Artifacts as Storytellers


Travel draws me to communities of craftspeople. I look at the work they make now. I listen to stories of how their designs came to be, where they get raw materials, and who taught them how to make it. As I prod them to trace back who started it, the storyline transforms from know-how to family history. At some point, memory fails. The human brain is known to lose, twist, alter and replace parts of a story. Folklore is a compounding of distorted memories. Before the dawn of books profoundly changed the course of knowledge preservation, there is another storytelling aid that early communities used. It is the artifact. Old objects can be an enduring keeper of family stories. 

Learning about ethnic textiles brought me to a peculiar tribe in Northern Philippines, the Bontoc people. I acquired an early 20th-century ceremonial tribal artifact, an akusan belt of the Bontoc people. Fascinating how one small antique can tell the story of an entire tribe.

A Bontoc woman’s belt, called an akusan, consists of a handwoven band of indigo dyed linen cloth strung with giant conus shells, small gastropod shells and bones. It is worn around the waist like a belt. The pouch formed by smaller shells is worn at the front. Some versions of the pouch are able to store small items inside.


WHO ARE THE BONTOCS?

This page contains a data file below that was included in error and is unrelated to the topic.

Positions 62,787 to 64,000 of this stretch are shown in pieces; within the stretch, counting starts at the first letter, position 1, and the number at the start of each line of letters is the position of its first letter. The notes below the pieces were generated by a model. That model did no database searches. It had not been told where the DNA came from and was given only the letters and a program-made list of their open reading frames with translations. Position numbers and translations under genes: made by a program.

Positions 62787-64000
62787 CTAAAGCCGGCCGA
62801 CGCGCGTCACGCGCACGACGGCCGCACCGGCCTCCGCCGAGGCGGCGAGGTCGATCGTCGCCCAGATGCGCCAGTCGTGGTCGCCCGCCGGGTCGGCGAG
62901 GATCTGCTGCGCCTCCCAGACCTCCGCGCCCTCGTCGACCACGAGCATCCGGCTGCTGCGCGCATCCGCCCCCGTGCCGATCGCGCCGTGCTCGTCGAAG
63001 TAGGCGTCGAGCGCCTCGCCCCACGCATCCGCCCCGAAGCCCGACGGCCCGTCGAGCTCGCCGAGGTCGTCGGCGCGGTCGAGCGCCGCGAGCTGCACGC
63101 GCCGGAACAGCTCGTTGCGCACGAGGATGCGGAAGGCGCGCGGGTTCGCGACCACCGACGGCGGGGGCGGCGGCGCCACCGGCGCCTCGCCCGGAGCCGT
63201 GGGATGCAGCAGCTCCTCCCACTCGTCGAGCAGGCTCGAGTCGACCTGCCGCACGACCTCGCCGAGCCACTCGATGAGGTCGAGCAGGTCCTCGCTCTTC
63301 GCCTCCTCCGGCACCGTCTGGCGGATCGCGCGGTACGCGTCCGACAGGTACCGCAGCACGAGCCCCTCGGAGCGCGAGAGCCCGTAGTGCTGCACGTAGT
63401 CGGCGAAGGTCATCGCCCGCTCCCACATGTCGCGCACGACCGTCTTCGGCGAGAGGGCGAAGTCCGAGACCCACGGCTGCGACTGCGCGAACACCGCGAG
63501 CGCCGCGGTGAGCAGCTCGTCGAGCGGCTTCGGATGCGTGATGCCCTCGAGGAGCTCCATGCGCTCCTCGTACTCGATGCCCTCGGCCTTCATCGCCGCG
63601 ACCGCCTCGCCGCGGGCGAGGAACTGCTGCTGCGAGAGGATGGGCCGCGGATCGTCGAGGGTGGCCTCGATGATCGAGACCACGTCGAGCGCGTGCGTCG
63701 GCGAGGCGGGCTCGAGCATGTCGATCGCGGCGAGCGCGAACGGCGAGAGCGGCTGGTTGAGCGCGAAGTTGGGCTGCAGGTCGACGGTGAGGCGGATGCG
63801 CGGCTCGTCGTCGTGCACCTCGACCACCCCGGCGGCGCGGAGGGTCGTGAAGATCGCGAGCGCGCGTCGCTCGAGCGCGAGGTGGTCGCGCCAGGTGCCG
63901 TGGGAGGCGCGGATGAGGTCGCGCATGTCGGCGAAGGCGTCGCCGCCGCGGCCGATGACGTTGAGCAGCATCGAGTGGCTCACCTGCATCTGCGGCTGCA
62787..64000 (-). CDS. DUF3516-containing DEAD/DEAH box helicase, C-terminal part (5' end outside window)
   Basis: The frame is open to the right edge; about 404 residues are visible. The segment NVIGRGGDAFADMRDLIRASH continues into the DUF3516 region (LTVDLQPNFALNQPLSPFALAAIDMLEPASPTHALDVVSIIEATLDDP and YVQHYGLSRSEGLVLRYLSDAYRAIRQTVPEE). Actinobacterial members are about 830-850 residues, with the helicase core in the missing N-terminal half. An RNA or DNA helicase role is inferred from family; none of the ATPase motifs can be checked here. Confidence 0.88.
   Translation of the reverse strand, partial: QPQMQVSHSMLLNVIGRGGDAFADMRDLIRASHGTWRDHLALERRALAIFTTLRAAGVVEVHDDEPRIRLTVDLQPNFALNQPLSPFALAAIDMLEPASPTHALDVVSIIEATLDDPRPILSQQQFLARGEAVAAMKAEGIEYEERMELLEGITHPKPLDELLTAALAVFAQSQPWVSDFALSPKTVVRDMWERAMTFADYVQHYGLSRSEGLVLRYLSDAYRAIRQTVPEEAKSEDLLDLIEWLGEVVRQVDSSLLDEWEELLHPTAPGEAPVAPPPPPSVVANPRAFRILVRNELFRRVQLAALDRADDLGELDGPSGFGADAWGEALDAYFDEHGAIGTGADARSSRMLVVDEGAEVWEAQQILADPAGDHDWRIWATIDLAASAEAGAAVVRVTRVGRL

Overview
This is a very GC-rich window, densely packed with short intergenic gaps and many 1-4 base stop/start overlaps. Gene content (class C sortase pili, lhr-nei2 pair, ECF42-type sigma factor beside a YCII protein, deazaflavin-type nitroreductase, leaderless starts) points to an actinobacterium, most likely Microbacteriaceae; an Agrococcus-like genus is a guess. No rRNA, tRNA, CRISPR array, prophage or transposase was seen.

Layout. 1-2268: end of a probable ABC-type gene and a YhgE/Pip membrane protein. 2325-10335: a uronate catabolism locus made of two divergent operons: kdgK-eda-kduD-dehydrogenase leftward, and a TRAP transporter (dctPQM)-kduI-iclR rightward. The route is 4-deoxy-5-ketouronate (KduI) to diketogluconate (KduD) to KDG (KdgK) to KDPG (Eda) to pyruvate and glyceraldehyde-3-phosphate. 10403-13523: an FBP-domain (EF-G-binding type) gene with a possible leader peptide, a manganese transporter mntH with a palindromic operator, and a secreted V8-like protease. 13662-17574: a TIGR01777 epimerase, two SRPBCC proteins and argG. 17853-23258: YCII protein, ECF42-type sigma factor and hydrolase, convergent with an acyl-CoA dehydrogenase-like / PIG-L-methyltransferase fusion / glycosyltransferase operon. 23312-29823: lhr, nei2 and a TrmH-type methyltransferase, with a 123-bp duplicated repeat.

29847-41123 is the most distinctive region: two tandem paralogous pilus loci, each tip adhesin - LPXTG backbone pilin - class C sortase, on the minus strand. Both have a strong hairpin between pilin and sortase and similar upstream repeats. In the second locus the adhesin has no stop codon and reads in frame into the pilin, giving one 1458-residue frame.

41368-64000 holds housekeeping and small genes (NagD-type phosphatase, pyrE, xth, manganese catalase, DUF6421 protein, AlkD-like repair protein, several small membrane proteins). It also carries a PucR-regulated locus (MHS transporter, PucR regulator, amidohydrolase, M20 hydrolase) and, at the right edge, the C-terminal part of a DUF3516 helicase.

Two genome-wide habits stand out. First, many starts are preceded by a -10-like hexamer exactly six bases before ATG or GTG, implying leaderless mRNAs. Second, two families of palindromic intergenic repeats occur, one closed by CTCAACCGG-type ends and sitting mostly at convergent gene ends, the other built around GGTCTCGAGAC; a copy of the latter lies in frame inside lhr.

The word Bontoc came from two morphemes, bun which means 'heap' and tuk which means 'top'. Together, it means 'mountain people'. They descend from hunter-gatherer Polynesian tribes and settle in the Cordillera region, northern Philippines. Cordillera is characterized by the rice terraces carved laboriously over centuries by ethnic tribes, including Bontoc people.

WHAT DO THEY DO FOR A LIVING?

Other than farming rice, the Bontoc are excellent potters, forgers of shields and battle axes, and weavers of baskets and wooden cages to keep fowl safe at night.

Tattooing is an important part of their heritage. Fatoc are chest tattoos, signifying they are head hunters. Pong-o are tattooed arms of men and women. Fatek areall other tattoos of men and women.

The akusan belt, although frayed by time, demonstrates a glimpse of the Bontoc culture of weaving textiles.

DO THEY BELIEVE IN GOD?

Bontoc believe in anitos, or spirits of their ancestors. During the time the Spanish came and introduced Christianity to Filipinos, the Bontoc tribe chose to retain their religion. Their deity and centre of the creation myth are Lumawig, The Great Spirit.



The Miracles of Lumawig. Artwork by Rodel Tapaya


 

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